The world is always in a constant state of flux, and as humans, we have to learn to deal with uncertainty. We build family units, neighbourhoods, cultures, support groups, and communities around a particular interest. We recognise that there is strength in numbers, not only in the number of people but in the number of accumulated resources, skills and labour.
The entropy can never be avoided despite what we humans may think. Some of us are lucky to have built shelters to keep out the elements and weather, both actual and metaphorical storms.
Your savings is your shelter.
As a shelter protects you from the rain, savings also protect you from certain harmful elements. Hence the adage, keeping something for a rainy day. Your savings are your excess productivity and can be stored in anything, a home, a stock, a currency, precious metals or Bitcoin. All of which have different levels of effectiveness in preserving wealth.
Regardless of the method, the principle remains the same; if something happened to you and your loved ones. Savings are there to cushion the fall. Sure it’s not a solution for every problem, but it provides you with the optionality to choose the best solution for the problem.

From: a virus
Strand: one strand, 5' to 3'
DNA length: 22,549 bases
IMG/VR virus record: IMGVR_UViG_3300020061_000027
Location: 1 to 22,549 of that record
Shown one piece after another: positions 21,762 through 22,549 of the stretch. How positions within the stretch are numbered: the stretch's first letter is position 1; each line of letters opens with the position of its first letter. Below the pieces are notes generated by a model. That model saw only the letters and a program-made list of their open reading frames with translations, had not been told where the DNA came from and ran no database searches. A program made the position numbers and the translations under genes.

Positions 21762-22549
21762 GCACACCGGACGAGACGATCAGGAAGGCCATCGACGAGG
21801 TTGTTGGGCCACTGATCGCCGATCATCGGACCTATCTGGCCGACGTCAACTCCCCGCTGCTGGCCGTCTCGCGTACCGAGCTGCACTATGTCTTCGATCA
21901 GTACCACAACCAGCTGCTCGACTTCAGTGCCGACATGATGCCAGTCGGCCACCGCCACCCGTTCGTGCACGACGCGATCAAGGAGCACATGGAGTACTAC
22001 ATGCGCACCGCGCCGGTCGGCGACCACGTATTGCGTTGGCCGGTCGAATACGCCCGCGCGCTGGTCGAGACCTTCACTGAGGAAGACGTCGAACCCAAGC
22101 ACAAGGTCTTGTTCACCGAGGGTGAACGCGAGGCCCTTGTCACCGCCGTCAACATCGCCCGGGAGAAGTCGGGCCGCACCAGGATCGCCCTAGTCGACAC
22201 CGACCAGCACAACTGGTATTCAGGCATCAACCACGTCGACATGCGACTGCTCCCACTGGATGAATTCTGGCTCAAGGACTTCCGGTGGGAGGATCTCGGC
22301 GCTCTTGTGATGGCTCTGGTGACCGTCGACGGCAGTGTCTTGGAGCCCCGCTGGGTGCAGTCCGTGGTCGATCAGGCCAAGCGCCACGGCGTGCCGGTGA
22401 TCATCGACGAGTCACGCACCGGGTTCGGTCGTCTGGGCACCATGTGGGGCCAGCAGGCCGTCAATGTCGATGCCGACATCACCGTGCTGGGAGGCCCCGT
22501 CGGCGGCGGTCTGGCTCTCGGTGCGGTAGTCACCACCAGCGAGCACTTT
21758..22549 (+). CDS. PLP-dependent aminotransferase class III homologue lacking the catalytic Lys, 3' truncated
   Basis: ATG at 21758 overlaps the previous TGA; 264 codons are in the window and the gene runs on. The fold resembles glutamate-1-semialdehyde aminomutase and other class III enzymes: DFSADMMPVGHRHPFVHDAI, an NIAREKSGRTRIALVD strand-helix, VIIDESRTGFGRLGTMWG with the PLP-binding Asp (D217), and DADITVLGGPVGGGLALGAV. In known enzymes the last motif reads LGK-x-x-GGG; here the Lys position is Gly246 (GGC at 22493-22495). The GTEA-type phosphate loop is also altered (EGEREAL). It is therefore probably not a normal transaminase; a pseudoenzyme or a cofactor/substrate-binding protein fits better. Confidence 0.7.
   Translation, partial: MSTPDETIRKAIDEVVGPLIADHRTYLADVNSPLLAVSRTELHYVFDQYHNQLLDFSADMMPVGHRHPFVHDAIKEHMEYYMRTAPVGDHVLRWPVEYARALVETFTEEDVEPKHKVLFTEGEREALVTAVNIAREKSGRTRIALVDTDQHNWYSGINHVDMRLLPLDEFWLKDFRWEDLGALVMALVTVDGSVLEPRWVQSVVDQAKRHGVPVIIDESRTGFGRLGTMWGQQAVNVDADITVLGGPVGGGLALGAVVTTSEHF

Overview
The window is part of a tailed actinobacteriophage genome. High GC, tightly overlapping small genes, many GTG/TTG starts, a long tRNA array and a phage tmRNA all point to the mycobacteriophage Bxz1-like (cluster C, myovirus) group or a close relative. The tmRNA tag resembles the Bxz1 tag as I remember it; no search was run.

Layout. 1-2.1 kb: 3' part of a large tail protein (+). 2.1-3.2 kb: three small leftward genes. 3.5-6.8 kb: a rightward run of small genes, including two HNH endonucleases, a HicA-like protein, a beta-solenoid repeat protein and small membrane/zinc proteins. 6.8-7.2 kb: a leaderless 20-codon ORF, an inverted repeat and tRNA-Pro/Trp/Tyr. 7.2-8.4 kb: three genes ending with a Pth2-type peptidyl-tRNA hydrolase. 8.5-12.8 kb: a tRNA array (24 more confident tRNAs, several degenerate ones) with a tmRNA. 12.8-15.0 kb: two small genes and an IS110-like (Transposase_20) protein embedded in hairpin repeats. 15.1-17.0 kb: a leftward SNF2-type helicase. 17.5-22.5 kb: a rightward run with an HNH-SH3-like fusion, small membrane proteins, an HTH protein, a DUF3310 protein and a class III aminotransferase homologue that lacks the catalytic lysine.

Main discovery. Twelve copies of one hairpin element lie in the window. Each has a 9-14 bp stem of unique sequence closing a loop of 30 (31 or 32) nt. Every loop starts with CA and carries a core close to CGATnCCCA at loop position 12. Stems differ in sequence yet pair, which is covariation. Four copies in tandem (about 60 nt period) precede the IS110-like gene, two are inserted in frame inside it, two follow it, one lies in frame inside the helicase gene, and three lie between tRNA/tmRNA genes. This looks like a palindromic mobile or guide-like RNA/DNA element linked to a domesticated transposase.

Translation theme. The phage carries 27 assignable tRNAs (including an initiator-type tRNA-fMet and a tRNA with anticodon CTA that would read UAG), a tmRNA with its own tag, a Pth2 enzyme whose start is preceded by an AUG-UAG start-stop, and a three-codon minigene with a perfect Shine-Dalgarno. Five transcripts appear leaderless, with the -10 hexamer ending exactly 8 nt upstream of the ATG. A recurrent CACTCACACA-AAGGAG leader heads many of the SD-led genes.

- If your child has a learning disability, don’t you want to give them the best chance to overcome it?
- If you’re injured, don’t you want the opportunity to get the best medical treatment?
- If your home is damaged, don’t you want to rebuild it better than it was before?
- If you see an opportunity to provide a product or service people want, savings can help you create it.
This is what savings were all about, to protect you from uncertainty. However, as we moved into a post-truth world under fiat currency, savings were eroded and replaced with debt. Consuming is rewarded while saving is punished due to the monetary debasement of currencies we are forced to use because of the region we find ourselves in at this time in history.